Marge Piercy


It is a small shell of warmth

the wind bristles at, as if

offended not to sweep unhindered

off the frozen beige marsh.

It hums with its own circulation –

water in the radiators, electricity

pouring in through the umbilical

cord, phone lines sprouting

into jacks that plug us into

news, friends, money, trouble.

The gardens are finally dead –

a crust of ice on ploughed earth.

Fragile, the house’s eggshell walls

that winter kicks, testing them.

In summer it is a porous tent,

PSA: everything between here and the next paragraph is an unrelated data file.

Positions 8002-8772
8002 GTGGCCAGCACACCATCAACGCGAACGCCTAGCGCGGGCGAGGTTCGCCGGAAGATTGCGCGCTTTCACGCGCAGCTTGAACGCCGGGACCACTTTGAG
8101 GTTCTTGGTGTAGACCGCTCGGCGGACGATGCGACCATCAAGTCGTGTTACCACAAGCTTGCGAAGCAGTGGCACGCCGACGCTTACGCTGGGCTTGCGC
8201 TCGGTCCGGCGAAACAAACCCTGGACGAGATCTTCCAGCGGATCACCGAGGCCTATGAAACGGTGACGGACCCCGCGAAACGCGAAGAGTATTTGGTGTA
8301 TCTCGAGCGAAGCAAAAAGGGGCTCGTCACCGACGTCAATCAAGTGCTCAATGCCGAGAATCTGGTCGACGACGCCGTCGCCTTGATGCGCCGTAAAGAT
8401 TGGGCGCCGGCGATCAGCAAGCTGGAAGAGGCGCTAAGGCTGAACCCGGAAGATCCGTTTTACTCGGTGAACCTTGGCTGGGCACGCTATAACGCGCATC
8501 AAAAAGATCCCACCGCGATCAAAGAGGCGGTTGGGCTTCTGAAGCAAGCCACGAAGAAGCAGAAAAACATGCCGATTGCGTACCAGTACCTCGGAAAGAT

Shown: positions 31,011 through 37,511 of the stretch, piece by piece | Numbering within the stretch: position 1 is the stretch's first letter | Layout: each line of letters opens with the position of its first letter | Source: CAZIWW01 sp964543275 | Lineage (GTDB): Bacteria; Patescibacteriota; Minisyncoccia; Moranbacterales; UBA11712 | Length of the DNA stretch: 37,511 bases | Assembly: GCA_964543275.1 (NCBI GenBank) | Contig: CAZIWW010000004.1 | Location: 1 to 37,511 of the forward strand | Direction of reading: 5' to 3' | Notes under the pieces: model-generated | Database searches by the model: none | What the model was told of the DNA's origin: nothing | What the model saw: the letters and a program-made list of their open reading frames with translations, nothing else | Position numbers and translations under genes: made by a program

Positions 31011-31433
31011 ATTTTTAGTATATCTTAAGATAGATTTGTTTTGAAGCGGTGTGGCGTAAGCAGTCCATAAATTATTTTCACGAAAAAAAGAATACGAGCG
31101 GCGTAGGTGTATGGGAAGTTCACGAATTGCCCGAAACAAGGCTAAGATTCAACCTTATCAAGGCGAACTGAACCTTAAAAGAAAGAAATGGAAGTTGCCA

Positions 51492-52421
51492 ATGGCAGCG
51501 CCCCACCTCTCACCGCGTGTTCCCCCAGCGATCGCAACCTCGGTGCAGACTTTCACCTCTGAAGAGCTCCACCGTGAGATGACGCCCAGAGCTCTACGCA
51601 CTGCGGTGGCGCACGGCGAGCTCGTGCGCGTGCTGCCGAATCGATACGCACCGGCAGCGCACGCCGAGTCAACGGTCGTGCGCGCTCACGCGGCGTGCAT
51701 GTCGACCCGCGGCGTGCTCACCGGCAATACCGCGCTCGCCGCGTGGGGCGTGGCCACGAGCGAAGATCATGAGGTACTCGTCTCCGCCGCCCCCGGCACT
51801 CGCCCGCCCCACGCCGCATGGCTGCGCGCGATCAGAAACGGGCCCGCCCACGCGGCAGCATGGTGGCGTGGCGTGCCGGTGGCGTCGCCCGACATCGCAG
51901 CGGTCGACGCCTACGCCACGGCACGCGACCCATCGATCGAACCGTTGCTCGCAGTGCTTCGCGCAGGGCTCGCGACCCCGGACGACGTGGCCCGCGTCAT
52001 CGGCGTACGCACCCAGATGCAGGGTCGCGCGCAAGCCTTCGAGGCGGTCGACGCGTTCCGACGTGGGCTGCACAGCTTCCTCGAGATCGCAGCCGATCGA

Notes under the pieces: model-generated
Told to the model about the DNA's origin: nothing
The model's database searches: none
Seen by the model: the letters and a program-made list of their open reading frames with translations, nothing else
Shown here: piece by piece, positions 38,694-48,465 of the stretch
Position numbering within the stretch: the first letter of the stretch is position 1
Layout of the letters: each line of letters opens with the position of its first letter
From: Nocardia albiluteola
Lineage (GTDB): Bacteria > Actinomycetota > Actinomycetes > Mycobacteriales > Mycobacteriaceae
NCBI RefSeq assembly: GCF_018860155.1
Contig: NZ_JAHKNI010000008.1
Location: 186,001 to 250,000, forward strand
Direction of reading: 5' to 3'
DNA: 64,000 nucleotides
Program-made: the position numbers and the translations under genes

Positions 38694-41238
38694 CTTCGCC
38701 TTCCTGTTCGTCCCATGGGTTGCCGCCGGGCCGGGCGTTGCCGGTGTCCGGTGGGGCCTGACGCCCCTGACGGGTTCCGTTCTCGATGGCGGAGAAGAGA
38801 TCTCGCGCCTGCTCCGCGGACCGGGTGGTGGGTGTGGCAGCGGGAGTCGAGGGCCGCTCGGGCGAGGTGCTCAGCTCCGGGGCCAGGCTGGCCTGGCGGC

every window open, every

breeze welcomed, scents

of rose, pine, lavender, mint:

we almost could make flower

honey like bees. Now

the house turns inward. We

creep into bed under thick quilts.

Nights are fierce. Coyotes howl

past the stubbled garden

singing for tender flesh to rip.

We sink into bearish caves

lined with fur. Our teeth grow

long and pointed as we sleep.


Copyright © 2002 Marge Piercy.  All Rights Reserved.

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